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Bali Temples in Brief - The Ultimate Travel Guide

With more temples than homes peppering the lush green landscape of Bali, the nickname “the island of a thousand temples” is well-earned and highly accurate. Many of the Bali’s 20,000 temples not only boast exquisite architecture that dates back centuries and swoon-worthy scenery that photographers crave but ultimately, they also provide a rich cultural experience that provides a glimpse into the locals’ spiritual rituals and way of life—a must for anyone that wants to experience Bali at its fullest.

However, whether you are considering a tour package that includes temple visits or are looking to spearhead the experience on your own, there are a few things you should expect and prep for when visiting any Bali temple. Knowing ahead of time what you need will ensure you are permitted to enter and you get the most out of your experience.

Dress Code

While beach attire may be best to keep cool on your resort, temples are sacred spaces that require more than shorts and flip flops. Temple dress code includes wearing a sarong with a sash around the waist and ensuring your shoulders and knees are covered, with some more strict temples also requiring your ankles to be hidden as well. Some temples offer a sarong and sash on loan as part of the entry fee, but you can always pick up your own at a local market and tote it around in your bag—a great idea if you are planning more than one temple visit or don’t want to deal with pre-worn sarongs.

Temple Etiquette

If you are by the temple’s altar be sure to sit with your legs crossed or on your knees. In Balinese culture feet are considered unclean, so you always want to avoid pointing your toes at the altar. Beyond that, don’t do anything you wouldn’t do in a place of worship at home. Be mindful of where you are sitting, standing, or wandering, try to use a more hushed tone of voice if speaking, and avoid any public displays of affection like hand-holding as PDA in a temple is highly frowned upon.

The Temple Festival

For an extra special experience, consider visiting a temple during its anniversary, known as The Temple Festival, or Odalan as the locals call it. This event actually occurs twice a year per temple since local dates are based on the Gregorian calendar, which consists of a 210-day year. During these anniversaries, temples are adorned with colorfully decorated bamboo poles known as Penjor, as well as brightly colored flags. But aside from its extra breathtaking aesthetic, a temple anniversary is also a time for celebration which includes loud music accompanied by rhythmic traditional dancing, the opportunity to spend time with locals, and ample photo opportunities. The great news is with over 20,000 temples, there is sure to be many celebrating during your visit.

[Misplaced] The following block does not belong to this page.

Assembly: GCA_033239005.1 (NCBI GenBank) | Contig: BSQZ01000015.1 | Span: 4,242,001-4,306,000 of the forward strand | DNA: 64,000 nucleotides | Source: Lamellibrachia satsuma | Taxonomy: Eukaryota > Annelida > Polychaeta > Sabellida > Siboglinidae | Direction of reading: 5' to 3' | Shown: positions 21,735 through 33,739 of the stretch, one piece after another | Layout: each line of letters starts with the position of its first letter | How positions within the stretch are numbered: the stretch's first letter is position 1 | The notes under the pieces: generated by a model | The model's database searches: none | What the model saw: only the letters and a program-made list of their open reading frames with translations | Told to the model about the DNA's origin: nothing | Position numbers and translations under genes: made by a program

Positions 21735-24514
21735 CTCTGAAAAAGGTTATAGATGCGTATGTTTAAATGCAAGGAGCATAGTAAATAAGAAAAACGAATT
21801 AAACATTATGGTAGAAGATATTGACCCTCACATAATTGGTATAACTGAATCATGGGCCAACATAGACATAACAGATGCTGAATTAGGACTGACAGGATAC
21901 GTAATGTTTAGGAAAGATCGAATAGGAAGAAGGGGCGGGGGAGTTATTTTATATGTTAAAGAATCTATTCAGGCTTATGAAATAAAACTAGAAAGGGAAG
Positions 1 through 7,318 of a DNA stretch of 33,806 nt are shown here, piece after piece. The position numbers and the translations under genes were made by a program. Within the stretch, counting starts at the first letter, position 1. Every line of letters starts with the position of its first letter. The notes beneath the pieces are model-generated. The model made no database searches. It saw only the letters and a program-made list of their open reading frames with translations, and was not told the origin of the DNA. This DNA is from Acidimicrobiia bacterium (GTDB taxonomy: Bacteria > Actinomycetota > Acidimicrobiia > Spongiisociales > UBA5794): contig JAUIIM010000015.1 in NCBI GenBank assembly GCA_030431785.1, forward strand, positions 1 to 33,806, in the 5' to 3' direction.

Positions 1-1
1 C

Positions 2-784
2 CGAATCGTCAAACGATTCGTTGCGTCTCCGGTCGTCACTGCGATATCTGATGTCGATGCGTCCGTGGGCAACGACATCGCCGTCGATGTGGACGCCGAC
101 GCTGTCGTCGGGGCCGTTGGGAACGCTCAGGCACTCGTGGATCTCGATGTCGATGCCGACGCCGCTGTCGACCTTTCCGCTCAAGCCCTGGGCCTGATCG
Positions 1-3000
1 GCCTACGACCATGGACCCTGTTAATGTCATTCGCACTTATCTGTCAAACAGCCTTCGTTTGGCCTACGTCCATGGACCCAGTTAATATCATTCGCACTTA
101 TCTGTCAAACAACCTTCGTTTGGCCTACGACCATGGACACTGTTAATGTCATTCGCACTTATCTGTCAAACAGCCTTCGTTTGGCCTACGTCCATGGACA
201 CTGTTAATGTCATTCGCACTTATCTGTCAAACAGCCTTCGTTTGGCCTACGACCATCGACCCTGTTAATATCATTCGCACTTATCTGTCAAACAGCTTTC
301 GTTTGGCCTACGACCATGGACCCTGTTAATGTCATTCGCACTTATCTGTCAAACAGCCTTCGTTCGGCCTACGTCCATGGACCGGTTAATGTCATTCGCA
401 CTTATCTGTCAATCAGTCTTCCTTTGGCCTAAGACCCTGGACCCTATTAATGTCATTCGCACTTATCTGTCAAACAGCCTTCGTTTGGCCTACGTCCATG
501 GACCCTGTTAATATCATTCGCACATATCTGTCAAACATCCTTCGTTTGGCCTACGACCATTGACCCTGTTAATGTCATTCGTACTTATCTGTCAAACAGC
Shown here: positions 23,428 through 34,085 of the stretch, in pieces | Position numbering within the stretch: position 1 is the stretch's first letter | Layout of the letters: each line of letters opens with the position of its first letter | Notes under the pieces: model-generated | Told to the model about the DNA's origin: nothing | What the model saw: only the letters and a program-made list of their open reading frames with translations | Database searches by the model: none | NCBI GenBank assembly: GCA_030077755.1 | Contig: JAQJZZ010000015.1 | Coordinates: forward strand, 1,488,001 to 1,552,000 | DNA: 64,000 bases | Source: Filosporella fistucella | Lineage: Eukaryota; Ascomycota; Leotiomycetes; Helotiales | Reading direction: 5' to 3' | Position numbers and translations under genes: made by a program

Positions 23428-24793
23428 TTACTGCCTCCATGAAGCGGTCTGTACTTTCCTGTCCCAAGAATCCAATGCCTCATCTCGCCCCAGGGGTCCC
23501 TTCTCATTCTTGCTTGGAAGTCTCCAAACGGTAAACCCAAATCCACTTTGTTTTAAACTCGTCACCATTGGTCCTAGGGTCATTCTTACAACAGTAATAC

Capturing the Experience

With picturesque nature surrounds and breathtaking architecture, you are bound to want to capture the beauty of Bali’s temples. Please note that while photos are okay in most temples, drones are not. Their mosquito-like buzzing can put a damper on not just the tourist experience, but even worse, it can be disruptive to religious ceremonies taking place. Stick to tried-and-true photos or simply put away the technology and enjoy being in the moment instead.

Menstruation & Pregnancy

Women have a little extra to consider when it comes to temple etiquette. If you are more than seven months pregnant, have given birth in the past six weeks, or are menstruating you will not be permitted to enter the temple. The menstruation ban stems from the ancient belief that menstruating women are “impure” and the fact that unsanctified blood on sacred grounds is prohibited. How will they know? While a local may ask you about your cycle, there is no official check or anything for these matters. However, out of respect for the culture try to plan your temple trip for a day where menses will not be an issue. 

Exploration Expectations

Chances are the entire temple will not be open to your exploration. While temples are a tourist hotspot, they are also a place of prayer. For this reason, you will often find that the inner sanctum is closed off to tourists. However, on the rare occasion, you may have a priest, know as a manku, invite you in to participate in prayer. If this happens, we highly encourage taking them up on the offer as it can be one of the most authentic and connecting experiences of Balinese culture.

A Bali vacation simply wouldn’t be complete without visiting a couple of their iconic temples. Whether you choose to explore Bali’s mother temple, Basikah, or Lempuyang Temple, one of Bali’s oldest, it will be a rich cultural experience that won’t forget—or regret!

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